Incidence and Management of Hemopericardium: Impact of Changing Trends in Invasive Cardiology

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Abstract

Objective:

As invasive cardiovascular care has become increasingly complex, cardiac perforation leading to hemopericardium is a progressively prevalent complication. We sought to assess the frequency, etiology, and outcomes of hemorrhagic pericardial effusions managed through a nonsurgical echo-guided percutaneous strategy.

Patients and Methods:

Over a 10-year period (January 1, 2007, to December 31, 2016), 1097 unique patients required pericardiocentesis for clinically important pericardial effusions. Of these 411 had drainage of hemorrhagic effusions (defined as a pericardial hemoglobin level >50% of serum hemoglobin or frank blood in the setting of cardiac perforation). Clinical characteristics, echocardiographic data, details of the procedure, and outcomes were determined.

Results:

Median patient age was 67 years (interquartile range, 56-76 years), and 60% were men. The procedure was emergent in 83% and elective in 17%. The site of pericardiocentesis was determined by echo-guidance in all: 68% from the left para-apical region, 18% from the left or right parasternal areas, and 14% were subxyphoid. Half (n=215 [52%]) occurred after cardiac perforation with percutaneous interventional procedure (ablation, n=94; device lead implantation, n=65; percutaneous coronary intervention, n=22; other, n=34), whereas 30% followed cardiac or thoracic surgery. Pericardial fluid volume drained was 546±440 mL. In 94% of cases, echo-guided pericardiocentesis was the only treatment of the effusion needed, whereas definitive surgery was required in 25 (6%) cases for persistent bleeding or acute management of the underlying etiology. There was no procedural mortality. Late mortality was better for hemorrhagic effusions compared with a contemporary cohort with nonhemorrhagic effusions.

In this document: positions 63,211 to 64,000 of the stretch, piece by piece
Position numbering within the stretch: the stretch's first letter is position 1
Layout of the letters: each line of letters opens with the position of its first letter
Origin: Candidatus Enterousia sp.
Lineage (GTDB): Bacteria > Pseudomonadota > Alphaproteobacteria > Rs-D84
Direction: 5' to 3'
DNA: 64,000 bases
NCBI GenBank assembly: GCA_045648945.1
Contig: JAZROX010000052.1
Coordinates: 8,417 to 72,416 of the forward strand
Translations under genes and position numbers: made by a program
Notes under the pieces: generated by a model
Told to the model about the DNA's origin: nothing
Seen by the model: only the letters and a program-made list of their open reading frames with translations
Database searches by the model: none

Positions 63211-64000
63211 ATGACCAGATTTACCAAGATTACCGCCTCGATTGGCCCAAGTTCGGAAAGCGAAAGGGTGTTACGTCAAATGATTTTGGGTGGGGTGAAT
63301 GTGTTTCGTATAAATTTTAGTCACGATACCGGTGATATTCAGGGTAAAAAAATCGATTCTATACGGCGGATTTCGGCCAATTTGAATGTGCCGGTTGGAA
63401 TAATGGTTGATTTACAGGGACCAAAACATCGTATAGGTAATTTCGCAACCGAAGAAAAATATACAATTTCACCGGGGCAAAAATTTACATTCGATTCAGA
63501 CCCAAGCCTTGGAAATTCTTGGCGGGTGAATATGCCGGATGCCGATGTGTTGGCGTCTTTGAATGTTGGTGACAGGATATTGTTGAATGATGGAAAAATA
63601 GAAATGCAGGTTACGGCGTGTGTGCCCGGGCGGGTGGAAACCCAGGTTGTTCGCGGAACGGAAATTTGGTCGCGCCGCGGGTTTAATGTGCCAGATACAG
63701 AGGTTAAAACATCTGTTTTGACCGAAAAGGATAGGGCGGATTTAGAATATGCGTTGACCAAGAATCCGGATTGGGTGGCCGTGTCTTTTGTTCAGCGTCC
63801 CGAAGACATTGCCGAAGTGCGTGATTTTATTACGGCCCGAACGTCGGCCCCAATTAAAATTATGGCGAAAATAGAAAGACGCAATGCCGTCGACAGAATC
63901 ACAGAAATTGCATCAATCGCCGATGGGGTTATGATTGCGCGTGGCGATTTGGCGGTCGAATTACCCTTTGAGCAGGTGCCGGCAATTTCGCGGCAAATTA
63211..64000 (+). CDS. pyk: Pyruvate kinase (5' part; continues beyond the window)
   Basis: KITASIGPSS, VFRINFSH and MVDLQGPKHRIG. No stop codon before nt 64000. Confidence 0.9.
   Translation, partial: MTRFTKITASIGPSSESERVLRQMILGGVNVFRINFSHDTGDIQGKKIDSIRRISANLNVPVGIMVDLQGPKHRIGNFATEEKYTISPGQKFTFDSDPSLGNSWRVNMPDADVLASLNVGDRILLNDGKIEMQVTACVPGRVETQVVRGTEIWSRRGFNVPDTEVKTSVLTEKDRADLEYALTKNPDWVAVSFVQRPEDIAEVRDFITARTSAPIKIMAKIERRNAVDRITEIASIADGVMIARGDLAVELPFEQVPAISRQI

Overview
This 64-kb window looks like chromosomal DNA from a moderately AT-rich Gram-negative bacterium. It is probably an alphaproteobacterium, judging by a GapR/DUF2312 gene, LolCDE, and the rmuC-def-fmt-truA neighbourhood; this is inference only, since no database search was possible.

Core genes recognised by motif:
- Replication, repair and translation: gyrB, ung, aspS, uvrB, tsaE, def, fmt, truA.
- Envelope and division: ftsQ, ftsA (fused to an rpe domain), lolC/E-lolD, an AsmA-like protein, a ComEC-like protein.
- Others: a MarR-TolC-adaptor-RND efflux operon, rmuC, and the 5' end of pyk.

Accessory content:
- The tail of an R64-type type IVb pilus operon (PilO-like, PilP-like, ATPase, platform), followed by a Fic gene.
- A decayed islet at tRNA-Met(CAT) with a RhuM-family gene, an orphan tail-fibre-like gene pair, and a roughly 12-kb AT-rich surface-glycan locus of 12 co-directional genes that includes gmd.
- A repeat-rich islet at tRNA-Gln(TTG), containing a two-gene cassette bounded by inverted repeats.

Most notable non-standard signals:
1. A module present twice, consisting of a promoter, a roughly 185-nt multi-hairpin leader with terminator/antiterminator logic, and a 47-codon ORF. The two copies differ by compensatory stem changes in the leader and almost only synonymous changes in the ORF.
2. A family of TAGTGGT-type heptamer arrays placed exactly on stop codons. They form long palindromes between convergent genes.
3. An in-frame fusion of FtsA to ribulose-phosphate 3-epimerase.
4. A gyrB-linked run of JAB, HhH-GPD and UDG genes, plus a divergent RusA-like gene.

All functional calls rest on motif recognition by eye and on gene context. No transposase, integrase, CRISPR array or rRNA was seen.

Conclusion:

Echocardiographic guidance allows rapid successful pericardiocentesis in the setting of hemopericardium related to microperforation with interventional procedures, malignancy, or pericarditis, with most not requiring surgical intervention. Surgery should remain the first-line approach for aortic dissection or myocardial rupture.

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